James A. Cox, Editor-in-Chief
Midwest Book Review
278 Orchard Drive, Oregon, WI 53575
From The Polish Review, Vol. 61, No. 1, 2016. Copyright 2016 by the Board of Trustees of the University of Illinois. Reprinted with permission.
Marie Sontag, Rising Hope Book I: Warsaw Rising Trilogy (Mechanicsburg, PA: Sunbury Press, 2015), 220 pp. ISBN 97816220065563.
Polish and Polish American themes in English- language fiction for young readers are rare indeed. A few titles for children were published during the 1980s by Anne Pellowski, and in the early 2000s Karen Cushman came out with her novel Rodzina about a Polish preteen traveling west on an orphan train. Titles for adolescents have been just as rare. Two notable novels for young adults include Susan Campbell Bartoletti’s A Coalminer’s Bride: The Diary of Anetka Kaminska (2000), a historical narrative set in the anthracite region of Pennsylvania in the late 1800s, and Maja Wojciechowska’s brilliant fictionalized memoir of World War II, Till the Break of Day (1972). With the publication of Rising Hope, Marie Sontag joins this small group of writers focused on young readers. Sontag, just like Wojciechowska, chooses World War II as the background of her novel, but unlike Wojciechowska, she does so without the advantage of personal experience. Sontag’s interest in Polish history might have been generated by her family background. In the novel’s dedication, she identifies her paternal grandfather’s name as Reikowski.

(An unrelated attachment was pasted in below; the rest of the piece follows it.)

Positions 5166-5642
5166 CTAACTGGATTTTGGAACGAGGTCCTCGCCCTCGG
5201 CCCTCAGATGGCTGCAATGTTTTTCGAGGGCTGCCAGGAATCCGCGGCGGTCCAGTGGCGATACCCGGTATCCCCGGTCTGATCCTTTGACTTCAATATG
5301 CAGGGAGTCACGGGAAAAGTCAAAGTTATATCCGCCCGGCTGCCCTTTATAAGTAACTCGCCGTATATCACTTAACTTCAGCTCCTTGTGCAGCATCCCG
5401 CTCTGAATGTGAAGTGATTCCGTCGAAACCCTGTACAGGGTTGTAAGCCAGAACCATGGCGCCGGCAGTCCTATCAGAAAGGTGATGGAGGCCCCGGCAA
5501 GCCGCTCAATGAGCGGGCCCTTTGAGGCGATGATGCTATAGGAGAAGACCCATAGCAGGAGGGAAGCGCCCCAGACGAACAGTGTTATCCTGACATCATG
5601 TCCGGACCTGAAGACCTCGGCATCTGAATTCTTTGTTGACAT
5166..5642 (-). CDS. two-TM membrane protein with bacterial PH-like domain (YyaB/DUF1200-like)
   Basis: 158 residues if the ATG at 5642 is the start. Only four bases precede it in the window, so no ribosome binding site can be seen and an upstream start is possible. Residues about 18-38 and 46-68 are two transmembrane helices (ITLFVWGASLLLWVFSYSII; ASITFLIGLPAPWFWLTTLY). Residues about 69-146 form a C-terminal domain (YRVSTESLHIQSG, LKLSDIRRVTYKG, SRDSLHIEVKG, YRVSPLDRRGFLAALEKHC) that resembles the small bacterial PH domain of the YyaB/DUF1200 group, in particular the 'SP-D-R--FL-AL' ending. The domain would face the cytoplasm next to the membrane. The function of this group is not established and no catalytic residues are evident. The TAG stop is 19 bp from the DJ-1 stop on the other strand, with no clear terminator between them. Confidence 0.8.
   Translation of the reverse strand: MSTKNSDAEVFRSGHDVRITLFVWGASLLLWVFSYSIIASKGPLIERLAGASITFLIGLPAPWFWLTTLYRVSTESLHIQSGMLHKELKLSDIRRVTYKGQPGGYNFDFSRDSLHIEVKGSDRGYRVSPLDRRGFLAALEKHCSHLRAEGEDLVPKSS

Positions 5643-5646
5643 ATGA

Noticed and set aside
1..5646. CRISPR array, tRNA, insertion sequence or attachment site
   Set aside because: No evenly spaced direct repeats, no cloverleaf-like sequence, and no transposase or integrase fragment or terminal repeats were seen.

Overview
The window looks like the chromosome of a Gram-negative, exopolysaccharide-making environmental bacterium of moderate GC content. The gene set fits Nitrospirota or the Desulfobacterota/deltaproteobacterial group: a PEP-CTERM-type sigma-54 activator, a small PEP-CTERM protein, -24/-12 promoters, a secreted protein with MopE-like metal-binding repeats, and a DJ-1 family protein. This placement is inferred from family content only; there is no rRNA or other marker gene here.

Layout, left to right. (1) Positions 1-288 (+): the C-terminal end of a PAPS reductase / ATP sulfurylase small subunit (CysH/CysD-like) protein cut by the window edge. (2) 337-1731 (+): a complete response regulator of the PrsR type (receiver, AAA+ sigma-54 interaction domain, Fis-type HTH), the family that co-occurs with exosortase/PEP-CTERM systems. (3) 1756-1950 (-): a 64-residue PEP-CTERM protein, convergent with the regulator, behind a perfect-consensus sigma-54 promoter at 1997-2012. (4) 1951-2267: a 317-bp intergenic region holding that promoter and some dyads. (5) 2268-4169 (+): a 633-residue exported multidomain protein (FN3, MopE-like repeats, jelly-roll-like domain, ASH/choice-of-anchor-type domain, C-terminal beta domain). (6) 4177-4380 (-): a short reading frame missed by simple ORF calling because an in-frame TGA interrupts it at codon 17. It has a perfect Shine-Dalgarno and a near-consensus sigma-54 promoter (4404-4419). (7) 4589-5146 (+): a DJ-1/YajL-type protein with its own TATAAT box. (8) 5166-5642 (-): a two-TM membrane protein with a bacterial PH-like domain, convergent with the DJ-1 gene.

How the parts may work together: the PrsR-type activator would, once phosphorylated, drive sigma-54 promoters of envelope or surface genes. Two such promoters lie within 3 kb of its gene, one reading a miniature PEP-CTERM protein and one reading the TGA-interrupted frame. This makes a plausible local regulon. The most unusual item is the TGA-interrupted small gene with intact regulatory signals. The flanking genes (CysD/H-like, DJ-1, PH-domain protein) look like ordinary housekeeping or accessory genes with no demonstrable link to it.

Rising Hope is the first volume in Sontag’s ambitious plan for a trilogy of historical novels for young adults, novels set in Poland during the most turbulent times of recent Polish history. Her initial volume covers the five years of German occupation beginning with September 1939 and ending with the Warsaw Uprising in 1944 and the methodical destruction of the city by the Germans after the fall of the uprising. Sontag plans the second volume to document the years of Soviet domination of Poland between 1944 and 1989, and the final volume will carry her characters to the present time. It is probably fair to say that Marie Sontag, who describes herself as an educator, attempts to accomplish several didactic goals in her fiction. Thus, Rising Hope informs her young readers about the tragic realities of life in Warsaw during the German occupation and extols the bravery of Polish resistance fighters, especially the very young, presenting their deep patriotism and their willingness to sacrifice their lives for the freedom of Poland. At the same time, Sontag finds effective techniques to introduce her readers to Polish music and literature and the more distant past. So every now and then, her young characters may casually discuss the accomplishments of Frederic Chopin, or they may study for their clandestine lessons devoted to Polish poets such as Słowacki or Krasiński or to great freedom fighters such as Kościuszko and Kiliński. Sontag reinforces such miniature in- text lectures with a glossary, which identifies all historical figures and provides brief biographies and images.